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01st May 2015

We may not like talking about it but we should

We may not like talking about it but we shouldConstipation is under-estimated, under-treated and overlooked. Yet chronic constipation affects as much as 80 per cent of the older adult population living in care homes. If left untreated, it can result in serious medical consequences, such as faecal impaction, a condition where retention of solid faeces prevents normal evacuation. Faecal impaction can affect up to 50 per cent of older adults in hospital wards or care homes and can lead to faecal incontinence.

Constipation adversely impacts on quality of life

The impact of constipation on quality of life is significant and comparable to that of more recognised conditions such as diabetes, osteoarthritis or osteoporosis in terms of physical and psychological impact. Constipation not only results in a reduced quality of life of older adults, but is also associated with significant economic costs relating to nursing time, investigation, intervention, medication and on-going management.

Factors associated with an increased risk of constipation include a low fibre diet, as well as low fluid intake and reduced mobility – all factors highly prevalent in the care home environment.

A method to increase fibre consumption is to increase wholegrains in the diet. Research published recently in the British Journal of Nutrition showed that people who ate more wholegrains not only had a higher intake of fibre, but were also eating more key vitamins and minerals, and less salt. It also revealed that almost one in five of us is not eating any at all, and 80 per cent may not be eating enough wholegrains to have a health benefit.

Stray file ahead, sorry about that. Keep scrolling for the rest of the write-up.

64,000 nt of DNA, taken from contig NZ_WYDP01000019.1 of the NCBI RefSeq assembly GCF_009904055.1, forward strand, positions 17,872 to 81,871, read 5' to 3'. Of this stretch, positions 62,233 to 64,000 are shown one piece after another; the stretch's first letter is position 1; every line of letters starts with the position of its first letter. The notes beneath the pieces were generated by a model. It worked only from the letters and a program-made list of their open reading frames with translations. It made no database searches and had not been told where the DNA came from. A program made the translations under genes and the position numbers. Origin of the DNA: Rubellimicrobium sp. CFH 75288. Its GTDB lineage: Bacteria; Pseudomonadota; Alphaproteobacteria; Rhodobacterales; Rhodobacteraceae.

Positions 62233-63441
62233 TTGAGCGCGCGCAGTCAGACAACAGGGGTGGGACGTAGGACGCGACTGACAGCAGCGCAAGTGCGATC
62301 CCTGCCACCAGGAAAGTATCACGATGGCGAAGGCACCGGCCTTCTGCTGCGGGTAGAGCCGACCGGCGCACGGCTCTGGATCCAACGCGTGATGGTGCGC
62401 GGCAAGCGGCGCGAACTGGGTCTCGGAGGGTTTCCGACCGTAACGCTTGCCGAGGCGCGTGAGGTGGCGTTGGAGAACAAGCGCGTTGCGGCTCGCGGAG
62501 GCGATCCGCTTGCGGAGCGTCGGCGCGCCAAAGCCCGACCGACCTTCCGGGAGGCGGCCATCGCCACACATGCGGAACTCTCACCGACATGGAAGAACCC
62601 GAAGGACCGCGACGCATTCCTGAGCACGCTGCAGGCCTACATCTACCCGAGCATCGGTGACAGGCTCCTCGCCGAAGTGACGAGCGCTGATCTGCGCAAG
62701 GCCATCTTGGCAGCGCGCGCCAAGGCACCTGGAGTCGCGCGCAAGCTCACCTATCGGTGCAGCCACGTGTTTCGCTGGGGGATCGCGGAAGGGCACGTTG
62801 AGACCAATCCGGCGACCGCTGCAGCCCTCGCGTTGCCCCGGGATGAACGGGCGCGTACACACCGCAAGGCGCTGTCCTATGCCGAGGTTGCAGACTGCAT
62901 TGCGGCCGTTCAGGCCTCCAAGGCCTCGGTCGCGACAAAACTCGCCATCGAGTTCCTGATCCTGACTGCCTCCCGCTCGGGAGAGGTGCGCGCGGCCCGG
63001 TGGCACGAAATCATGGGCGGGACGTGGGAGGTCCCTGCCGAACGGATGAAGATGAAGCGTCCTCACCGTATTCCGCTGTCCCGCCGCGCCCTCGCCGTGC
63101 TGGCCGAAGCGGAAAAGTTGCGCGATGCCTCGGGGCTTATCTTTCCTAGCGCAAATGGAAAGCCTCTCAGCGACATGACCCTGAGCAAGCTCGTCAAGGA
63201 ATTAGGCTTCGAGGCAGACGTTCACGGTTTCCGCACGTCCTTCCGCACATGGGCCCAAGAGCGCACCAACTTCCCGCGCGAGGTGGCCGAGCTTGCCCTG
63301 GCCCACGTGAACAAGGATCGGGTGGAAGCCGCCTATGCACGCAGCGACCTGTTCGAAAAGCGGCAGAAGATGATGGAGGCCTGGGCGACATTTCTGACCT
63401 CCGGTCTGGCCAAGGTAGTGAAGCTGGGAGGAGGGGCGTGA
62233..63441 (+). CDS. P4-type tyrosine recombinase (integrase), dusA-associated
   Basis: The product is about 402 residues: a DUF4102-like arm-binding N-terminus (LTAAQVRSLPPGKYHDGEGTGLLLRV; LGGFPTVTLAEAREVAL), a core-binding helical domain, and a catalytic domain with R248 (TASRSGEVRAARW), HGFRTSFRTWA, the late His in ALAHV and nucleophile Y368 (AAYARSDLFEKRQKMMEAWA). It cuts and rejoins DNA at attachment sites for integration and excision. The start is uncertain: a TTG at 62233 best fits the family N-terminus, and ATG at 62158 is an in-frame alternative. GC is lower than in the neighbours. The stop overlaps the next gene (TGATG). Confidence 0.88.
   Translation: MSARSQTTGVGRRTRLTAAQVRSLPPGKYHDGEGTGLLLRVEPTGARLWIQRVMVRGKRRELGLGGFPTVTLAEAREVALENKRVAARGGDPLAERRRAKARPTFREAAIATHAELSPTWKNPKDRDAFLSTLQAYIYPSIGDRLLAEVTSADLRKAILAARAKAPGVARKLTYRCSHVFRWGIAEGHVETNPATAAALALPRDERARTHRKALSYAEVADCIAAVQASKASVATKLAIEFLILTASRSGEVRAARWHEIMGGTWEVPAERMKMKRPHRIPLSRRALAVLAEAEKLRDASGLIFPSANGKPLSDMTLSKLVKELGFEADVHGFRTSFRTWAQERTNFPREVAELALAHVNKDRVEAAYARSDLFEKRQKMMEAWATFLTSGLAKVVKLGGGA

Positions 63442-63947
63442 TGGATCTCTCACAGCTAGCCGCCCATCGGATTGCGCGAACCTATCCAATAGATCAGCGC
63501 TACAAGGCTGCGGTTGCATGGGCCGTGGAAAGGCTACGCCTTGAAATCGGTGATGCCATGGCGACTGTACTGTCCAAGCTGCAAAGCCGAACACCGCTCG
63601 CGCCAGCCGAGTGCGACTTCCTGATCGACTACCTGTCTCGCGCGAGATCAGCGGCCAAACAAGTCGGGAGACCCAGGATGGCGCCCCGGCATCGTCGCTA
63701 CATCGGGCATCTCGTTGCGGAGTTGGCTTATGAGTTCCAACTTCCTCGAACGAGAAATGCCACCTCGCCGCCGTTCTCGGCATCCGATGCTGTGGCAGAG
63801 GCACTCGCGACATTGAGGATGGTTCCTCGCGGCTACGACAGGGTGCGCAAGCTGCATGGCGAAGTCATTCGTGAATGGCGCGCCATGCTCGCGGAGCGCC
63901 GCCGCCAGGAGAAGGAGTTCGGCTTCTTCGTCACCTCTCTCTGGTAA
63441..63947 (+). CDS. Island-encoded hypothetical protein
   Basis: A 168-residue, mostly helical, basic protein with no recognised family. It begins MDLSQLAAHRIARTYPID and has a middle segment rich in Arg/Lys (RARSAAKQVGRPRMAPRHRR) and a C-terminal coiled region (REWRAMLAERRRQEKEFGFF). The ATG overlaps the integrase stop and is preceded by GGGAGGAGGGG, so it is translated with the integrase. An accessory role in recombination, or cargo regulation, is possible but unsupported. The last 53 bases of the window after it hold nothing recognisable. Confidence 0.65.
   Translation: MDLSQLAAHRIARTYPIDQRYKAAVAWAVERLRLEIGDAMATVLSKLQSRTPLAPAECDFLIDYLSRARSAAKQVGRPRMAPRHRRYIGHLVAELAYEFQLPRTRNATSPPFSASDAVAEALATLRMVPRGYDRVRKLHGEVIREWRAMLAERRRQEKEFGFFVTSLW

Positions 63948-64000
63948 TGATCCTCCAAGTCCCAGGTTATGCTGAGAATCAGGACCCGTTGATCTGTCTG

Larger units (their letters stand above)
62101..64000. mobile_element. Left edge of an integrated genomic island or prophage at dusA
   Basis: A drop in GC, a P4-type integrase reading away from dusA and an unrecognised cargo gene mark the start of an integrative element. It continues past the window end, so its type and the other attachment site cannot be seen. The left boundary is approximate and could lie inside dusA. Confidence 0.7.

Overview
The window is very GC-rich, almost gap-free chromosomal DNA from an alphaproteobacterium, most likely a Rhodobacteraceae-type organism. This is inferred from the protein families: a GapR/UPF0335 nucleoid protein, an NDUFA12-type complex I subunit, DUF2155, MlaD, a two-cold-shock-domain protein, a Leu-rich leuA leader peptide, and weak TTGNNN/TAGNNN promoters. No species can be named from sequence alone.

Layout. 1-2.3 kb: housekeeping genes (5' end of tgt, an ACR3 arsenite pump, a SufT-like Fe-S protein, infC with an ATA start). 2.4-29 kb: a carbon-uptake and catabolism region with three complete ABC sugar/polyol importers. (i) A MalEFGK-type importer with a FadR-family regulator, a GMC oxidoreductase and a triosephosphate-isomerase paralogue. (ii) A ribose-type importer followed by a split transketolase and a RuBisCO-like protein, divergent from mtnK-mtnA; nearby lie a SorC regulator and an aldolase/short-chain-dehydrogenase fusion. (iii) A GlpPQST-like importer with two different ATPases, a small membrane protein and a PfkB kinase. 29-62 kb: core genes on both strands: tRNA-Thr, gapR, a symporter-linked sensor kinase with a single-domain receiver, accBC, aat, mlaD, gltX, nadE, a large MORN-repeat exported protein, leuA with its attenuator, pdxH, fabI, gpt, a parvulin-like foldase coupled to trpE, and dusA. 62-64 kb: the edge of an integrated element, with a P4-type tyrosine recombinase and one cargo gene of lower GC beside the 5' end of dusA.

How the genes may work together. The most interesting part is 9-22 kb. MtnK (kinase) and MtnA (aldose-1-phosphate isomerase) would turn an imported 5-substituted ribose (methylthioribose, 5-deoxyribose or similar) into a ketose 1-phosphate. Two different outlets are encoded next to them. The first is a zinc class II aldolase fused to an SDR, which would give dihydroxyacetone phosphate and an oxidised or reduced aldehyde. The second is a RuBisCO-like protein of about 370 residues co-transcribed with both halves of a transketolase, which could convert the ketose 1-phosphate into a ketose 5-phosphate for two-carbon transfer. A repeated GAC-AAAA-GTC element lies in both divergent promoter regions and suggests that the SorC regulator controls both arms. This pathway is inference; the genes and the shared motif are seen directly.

In a recent draft report from the Scientific Advisory Committee on Nutrition that looked at the evidence for dietary fibre intake and health outcomes, there was moderate evidence of an association between increased wholegrain consumption and decreased risk of cardiovascular disease and type 2 diabetes. There was also some evidence, although limited, to link increased wholegrain consumption with lower energy intake and lower risk of stroke, hypertension and colon cancer.

Increasing wholegrain intake in care homes

Current Government guidelines, including those for care home catering, are that starchy foods should make up around a third of residents’ daily diet wholegrain varieties should be offered where possible. But what is a wholegrain? Essentially this is the entire grain, including a fibre rich outer layer (bran), a nutrient-rich inner part (germ) and a central starchy part (endosperm). Wholegrains include whole wheat, whole-wheat flour, wheat flakes, bulgur wheat, whole and rolled oats, oatmeal, oat flakes, brown rice, whole rye and rye flour and whole barley. Breads, pasta and breakfast cereals made from these will therefore be classified as wholegrain foods.

Tips to increase wholegrain consumption include:

  • Bread: choose a variety, including wholemeal. Use a combination of white and wholemeal in sandwiches to encourage consumption
  • Flour: wholemeal flour can be used for some recipes or used to replace some of the white flour
  • Breakfast: serve porridge, wholemeal toast and low sugar/salt wholegrain breakfast cereals

It’s important to remember to increase any fibre consumption gradually in the diet, for instance, by mixing brown and white varieties, and to ensure adequate fluid consumption. Also, importantly, wholegrains are not the only source of fibre; the fibre found fruit and vegetables and pulses are also important in a healthy diet, so these should also be included both in care home menus and in the diet of the general population.

Ayela Spiro, British Nutrition Foundation – QCS Expert Nutrition Contributor

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